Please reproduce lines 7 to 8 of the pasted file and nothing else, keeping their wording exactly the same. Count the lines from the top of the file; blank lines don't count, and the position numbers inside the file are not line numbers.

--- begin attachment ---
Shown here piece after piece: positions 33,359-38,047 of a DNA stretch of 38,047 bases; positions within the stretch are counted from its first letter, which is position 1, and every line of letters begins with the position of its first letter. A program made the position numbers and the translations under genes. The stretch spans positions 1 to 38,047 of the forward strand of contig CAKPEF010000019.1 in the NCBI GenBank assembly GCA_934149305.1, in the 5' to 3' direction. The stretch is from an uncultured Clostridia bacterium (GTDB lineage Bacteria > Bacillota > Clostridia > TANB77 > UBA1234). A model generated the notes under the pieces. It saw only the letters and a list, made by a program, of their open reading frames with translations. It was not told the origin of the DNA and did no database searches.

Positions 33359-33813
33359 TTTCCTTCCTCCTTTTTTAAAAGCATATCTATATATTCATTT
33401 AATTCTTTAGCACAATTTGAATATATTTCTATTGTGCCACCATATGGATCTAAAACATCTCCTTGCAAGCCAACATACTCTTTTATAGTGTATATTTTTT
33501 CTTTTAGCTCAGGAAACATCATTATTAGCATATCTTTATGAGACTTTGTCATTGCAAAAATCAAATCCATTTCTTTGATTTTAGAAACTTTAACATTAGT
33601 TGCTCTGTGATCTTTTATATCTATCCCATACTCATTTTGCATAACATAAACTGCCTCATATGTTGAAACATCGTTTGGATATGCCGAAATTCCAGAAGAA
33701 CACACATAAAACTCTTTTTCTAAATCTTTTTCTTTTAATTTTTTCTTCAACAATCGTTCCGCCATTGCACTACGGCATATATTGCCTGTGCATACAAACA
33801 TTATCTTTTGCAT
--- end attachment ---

33701 CACACATAAAACTCTTTTTCTAAATCTTTTTCTTTTAATTTTTTCTTCAACAATCGTTCCGCCATTGCACTACGGCATATATTGCCTGTGCATACAAACA
33801 TTATCTTTTGCAT